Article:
The first side effect is that my son doesn’t have much appetite when he is on his medication. His appetite is the most significant concern for us with his medication. Our concern doubles because of his tactile defensiveness, which ends up being a huge problem. If you have read my posts about his tactile defensiveness (A Mother’s Experience With Tactile Defensiveness), you know that he already struggles with eating. Then to add to it, he doesn’t have an appetite, which makes it even worse. We constantly have to force him to eat. We also always watch his weight to make sure he is gaining weight. When he maintains or starts to lose weight, we bring it up with the doctor to discuss if we need to change his medication.

The second side effect is that my son has difficulty falling asleep at night. It is hard for him to calm down enough to fall asleep, and because of this, he ends up staying up later than he should. Some nights, he’ll watch TV to settle down, and then he’ll stay up reading a book. But staying up late does make it hard for him to get up and go in the morning.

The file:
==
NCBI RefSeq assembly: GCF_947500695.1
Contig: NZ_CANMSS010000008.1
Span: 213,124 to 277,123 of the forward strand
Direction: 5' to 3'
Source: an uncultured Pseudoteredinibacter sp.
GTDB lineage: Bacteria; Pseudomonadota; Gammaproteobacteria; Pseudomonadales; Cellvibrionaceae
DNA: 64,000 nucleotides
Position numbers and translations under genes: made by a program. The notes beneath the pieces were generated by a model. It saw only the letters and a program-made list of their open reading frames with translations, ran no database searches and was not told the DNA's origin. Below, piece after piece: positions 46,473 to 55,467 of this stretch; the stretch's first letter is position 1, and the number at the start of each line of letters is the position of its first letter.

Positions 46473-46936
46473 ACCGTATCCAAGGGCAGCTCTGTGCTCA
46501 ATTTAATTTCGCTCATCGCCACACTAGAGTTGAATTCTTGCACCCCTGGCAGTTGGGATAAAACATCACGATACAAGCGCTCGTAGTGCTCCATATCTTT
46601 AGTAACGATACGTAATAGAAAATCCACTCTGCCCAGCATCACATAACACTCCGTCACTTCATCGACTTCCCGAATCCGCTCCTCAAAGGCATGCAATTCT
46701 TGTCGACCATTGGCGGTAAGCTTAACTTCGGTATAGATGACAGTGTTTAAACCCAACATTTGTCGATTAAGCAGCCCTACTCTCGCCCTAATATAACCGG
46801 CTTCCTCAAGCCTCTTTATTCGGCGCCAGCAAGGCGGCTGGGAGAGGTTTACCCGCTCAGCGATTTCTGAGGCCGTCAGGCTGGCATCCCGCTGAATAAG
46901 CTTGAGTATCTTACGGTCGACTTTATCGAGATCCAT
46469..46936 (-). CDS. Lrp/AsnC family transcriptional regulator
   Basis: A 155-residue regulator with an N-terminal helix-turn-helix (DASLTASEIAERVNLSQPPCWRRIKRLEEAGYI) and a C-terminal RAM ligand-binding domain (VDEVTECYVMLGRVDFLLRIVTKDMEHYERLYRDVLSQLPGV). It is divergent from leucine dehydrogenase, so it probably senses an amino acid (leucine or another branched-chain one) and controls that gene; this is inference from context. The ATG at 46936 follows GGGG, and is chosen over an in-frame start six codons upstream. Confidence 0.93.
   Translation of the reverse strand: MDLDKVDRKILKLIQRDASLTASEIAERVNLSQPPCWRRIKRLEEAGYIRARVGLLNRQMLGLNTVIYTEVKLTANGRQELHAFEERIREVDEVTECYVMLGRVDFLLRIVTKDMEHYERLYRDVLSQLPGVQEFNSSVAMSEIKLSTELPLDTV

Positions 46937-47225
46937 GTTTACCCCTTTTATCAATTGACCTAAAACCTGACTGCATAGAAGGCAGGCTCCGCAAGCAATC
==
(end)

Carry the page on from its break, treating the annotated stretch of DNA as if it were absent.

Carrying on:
Conclusion

Should you medicate your child for ADHD? From one parent to another, you need to do what is best for you and your child. It doesn’t matter what other people think. If you decide that having your child on medication works, that is great. Suppose you decide that you would instead not put them on medication and would rather supplement with something else. That is great too. As long as you do what is best for you and your child, that is the correct answer. Please don’t worry about what other people think or say. Only you know what is best for you! For us, it was to medicate, and it has proven helpful and has had a significant positive impact on our son both at school and at home. We have seen mostly positive from him taking medication that has shown us we’ve made the right decision for him.

I am a stay-at-home mom, introvert, and I recently discovered that I am a highly sensitive person. I love to be at home, and my favorite hobbies are reading, cooking, watching movies, puzzles, and playing games with my family.